Electrical energy through the arc-flash


    Electrical energy through the arc-flash


    Industry is now addressing the impact to the worker of other energies transformed from electrical energy through the arc-flash event (see Figure ). These energies include electrical, thermal, acoustic, radiation, chemical, and mechanical that may cause

    • excessive noise
    • intense heat
    • flying debris or shrapnel, projected molten copper
    • expanding toxic vapor cloud
    • explosions of flammable gases, vapors, or combustible dusts
    • pressure


    Heat and Burns

    Clothing manufacturers have engineered PPE systems capable of limiting a burn injury to the onset of a second- degree burn when the wearer is subjected to an arc-flash event with incident energy as high as 100 cal/cm2. Thus, “barrier protection” emerged as a key strategy to mitigate the burn hazard associated with an arc-flash event.


    Pressure Wave

    The arc-blast pressure is related to available fault current and distance from the arc and not to the arc clearing time. This force is significant and can cause falls and injuries to the worker that are more serious than burn injuries. Research which studies the trauma from pres- sure waves is supported in part by Grant R01 OH04136-01 the U.S. Centers for Disease Control and Prevention National Institute of Occupational Safety and

    Health. The trauma from pressure waves may not be readily diagnosed in triage because of the absence of external wounds. Resulting brain injury, tissue damage  to lungs, ears, bowel, and concussions may not be accom- panied by electrical contact evidence or burns.

    Barrier protection in the form of arc-flash suits has proven effective for reducing the burn injury. Barrier protection when applied to switchgear can reduce the risk and impact of electrical burns and pressure waves. Enclosures containing primary elements are compartmentalized and grounded for maximum isolation. All live parts (where possible) are fully insulated reducing the possibility of an arcing fault to occur. All primary elements such as breakers, PTs, CPTs, etc. have disconnect means with isolating shutters.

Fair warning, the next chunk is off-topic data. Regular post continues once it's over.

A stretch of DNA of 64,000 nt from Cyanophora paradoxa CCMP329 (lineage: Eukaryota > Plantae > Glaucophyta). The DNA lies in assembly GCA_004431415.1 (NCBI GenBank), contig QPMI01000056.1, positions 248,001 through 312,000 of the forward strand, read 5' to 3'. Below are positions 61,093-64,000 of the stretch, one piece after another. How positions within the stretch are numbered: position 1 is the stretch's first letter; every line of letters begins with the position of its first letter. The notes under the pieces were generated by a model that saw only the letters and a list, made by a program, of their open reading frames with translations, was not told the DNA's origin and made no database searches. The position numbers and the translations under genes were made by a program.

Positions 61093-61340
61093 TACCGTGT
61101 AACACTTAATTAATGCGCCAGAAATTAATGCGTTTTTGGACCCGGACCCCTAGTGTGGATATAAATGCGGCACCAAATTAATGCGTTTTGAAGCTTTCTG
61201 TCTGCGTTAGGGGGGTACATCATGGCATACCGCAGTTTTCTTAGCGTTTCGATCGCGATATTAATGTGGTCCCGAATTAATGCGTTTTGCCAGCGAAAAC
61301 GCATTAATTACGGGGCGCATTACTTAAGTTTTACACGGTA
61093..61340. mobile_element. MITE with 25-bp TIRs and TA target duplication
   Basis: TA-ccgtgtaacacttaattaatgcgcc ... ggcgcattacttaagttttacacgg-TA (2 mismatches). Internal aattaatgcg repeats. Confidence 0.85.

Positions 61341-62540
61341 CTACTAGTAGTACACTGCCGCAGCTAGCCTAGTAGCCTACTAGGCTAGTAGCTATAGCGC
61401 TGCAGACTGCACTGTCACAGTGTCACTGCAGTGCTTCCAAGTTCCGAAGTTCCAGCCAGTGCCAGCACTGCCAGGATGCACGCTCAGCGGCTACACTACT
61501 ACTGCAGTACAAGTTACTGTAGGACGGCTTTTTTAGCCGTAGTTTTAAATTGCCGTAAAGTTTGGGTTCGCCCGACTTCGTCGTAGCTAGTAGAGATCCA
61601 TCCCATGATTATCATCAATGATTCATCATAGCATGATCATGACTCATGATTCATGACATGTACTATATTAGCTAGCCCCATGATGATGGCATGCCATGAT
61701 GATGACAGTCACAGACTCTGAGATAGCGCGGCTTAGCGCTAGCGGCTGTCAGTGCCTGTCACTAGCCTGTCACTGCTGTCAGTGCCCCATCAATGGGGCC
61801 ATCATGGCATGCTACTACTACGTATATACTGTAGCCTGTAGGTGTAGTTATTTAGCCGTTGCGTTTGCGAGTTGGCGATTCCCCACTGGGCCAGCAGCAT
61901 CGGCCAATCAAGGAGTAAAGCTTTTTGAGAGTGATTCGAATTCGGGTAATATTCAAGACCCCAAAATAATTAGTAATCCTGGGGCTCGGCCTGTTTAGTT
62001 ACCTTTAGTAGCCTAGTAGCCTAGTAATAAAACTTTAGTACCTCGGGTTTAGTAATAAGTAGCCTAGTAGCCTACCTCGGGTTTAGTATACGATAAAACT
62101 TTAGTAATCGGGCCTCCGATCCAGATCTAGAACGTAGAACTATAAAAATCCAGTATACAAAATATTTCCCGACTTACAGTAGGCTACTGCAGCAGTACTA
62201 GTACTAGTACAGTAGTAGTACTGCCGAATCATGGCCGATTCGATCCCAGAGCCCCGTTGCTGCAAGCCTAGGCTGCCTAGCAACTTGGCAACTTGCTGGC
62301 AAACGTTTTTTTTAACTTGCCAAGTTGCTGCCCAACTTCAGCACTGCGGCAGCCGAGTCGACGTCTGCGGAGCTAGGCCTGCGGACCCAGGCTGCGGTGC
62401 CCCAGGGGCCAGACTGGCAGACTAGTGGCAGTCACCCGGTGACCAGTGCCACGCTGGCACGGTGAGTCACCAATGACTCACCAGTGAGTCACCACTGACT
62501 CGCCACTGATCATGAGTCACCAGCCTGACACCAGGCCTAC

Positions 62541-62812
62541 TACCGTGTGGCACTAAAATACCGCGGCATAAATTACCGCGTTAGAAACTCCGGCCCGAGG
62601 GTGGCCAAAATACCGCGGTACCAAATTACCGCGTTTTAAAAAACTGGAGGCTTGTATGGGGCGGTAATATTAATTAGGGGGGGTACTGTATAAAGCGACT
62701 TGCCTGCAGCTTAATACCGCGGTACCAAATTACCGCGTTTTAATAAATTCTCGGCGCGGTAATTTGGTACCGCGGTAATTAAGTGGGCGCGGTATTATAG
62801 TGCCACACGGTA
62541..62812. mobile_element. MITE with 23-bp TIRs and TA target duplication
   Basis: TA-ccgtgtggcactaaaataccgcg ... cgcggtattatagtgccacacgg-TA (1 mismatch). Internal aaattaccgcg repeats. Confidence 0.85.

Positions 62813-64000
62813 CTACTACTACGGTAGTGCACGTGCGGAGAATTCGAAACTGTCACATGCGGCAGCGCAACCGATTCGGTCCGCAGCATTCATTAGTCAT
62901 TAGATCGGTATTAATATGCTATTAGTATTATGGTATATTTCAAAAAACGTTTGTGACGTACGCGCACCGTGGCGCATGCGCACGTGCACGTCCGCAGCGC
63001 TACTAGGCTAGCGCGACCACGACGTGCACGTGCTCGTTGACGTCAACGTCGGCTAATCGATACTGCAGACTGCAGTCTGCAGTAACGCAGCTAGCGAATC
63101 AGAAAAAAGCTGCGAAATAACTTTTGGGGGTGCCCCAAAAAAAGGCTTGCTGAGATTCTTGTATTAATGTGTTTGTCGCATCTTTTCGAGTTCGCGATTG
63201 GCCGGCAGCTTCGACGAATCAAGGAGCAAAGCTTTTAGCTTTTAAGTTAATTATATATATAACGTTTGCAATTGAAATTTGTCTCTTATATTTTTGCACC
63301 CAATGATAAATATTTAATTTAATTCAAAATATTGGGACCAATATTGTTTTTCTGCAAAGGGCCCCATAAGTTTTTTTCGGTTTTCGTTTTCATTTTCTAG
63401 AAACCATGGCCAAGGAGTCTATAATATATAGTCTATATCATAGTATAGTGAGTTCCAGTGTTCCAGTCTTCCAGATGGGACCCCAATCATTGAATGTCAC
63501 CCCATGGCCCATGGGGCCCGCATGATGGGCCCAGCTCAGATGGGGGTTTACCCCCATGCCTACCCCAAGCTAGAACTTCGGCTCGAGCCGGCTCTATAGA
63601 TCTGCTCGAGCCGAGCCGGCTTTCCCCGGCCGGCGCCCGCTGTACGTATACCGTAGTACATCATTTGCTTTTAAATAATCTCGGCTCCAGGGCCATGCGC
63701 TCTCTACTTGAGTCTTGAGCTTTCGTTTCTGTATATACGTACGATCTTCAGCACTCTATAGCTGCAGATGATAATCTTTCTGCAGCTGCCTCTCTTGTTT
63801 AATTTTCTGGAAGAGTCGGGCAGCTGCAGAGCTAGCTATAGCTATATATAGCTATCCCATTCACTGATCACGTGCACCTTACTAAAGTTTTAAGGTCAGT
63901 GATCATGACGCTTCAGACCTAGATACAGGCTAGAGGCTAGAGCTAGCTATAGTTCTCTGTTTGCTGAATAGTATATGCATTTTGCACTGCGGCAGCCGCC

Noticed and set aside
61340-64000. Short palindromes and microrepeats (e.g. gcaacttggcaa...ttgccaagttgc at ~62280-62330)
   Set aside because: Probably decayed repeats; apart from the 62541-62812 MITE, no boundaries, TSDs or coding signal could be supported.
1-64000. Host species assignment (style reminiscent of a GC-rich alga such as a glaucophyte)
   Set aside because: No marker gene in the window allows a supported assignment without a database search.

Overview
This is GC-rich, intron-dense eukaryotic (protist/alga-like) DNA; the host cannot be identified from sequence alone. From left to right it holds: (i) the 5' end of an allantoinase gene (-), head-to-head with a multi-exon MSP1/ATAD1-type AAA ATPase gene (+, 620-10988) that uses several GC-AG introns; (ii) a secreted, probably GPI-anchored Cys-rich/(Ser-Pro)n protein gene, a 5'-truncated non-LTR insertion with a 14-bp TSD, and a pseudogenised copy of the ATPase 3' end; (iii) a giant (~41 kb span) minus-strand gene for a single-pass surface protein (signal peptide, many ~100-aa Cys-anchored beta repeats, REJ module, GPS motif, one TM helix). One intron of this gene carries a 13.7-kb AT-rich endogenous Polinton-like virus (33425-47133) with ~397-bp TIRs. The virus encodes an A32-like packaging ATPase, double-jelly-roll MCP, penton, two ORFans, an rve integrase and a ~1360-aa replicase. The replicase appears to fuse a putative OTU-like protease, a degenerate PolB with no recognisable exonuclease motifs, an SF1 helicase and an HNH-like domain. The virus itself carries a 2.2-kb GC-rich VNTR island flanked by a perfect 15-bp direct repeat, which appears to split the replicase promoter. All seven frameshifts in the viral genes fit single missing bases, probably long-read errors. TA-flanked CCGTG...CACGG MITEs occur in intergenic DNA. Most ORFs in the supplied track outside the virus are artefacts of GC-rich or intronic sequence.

Workers exposed to an arc-flash event may suffer from injuries including burns, cardiac arrest, amputation, mem- ory loss, hearing loss, fracture, cataract, and blast trauma. For example, NFPA 70E-2004 requires hearing protection as part  of  PPE  where incident energy  exceeds  4 cal/cm2.

    The Flash Suit Issue

    NFPA 70E-2004 defines a flash suit as a complete FR clothing and equipment system that covers the entire body, except for the hands and feet. This includes pants, jacket, and beekeeper-type hood fitted with a face shield.

    NFPA 70E-2004 Table 130.7(C)(10) requires a flash suit hood for Hazard/Risk Categories 3 and 4. This requirement occurs when the calculated incident energy for the work task is greater than 8 cal/cm2.

    NFPA 70E-2004 Table 130.7(C)(10) requires an arc- rated face shield or flash suit hood for Hazard/Risk Cat- egory 2. The face shield must have a minimum arc rating of 8 cal/cm2, with wrap-around guarding to pro- tect not only the face, but also the forehead, ears, and neck. This requirement occurs when the calculated inci- dent energy for the work task is greater than 4 and less than 8 cal/cm2.

    Face shields are normally available with arc ratings of 10–17 cal/cm2. A flash suit hood is usually required above 10 cal/cm2.

    Heat Stress

    Flash suit hoods cover the entire head and make breath- ing more difficult than normal (without a hood). Hoods with ventilation are available and improve worker com- fort when compared to a nonventilated hood because of

    • improved ease of breathing
    • cooling effect of fresh air stream
    • reduced claustrophobic feeling
    • reduction in fogging of visor and worker’s safety

    Generally, at incident energy levels above 8 cal/cm2, a

    double layer of fabric is used for both the flash suit hood and FR clothing. When wearing two layers, there is an increased risk of heat stress.

    Heat stress can be minimized by reducing the time PPE has to be worn. Work activity should be planned such that potential arc-flash exposure time duration is identified and minimized.


    Most flash suits and flash suit hoods are designed for the main purpose of skin burn protection and, therefore, provide limited protection from the blast pressure wave hazards, which include:Pressure Wave

    • excessive noise
    • flying debris or shrapnel
    • projected molten


    Reduced Visibility and Dexterity

    The typical green tint in the flash suit visor is capable of causing dis- tortion of colors. The colors most affected are white, yellow, red, and

    blue. These four colors are commonly used to provide phase marking on electrical conductors.

    Multiple layers of fabric in flash suits and flash suit hoods also reduce worker dexterity, reduce the range of motion, and decrease the ease of movement. All of these could potentially cause problems while a work task is being performed.



    • IEEE Recommended Practice for Protection and Coordination, IEEE 242- 2001(IEEE Buff Book).
    • Methods in reducing hazardous areas in large industrial facilities  BY MICHAEL HODDER, WILLIAM VILCHECK


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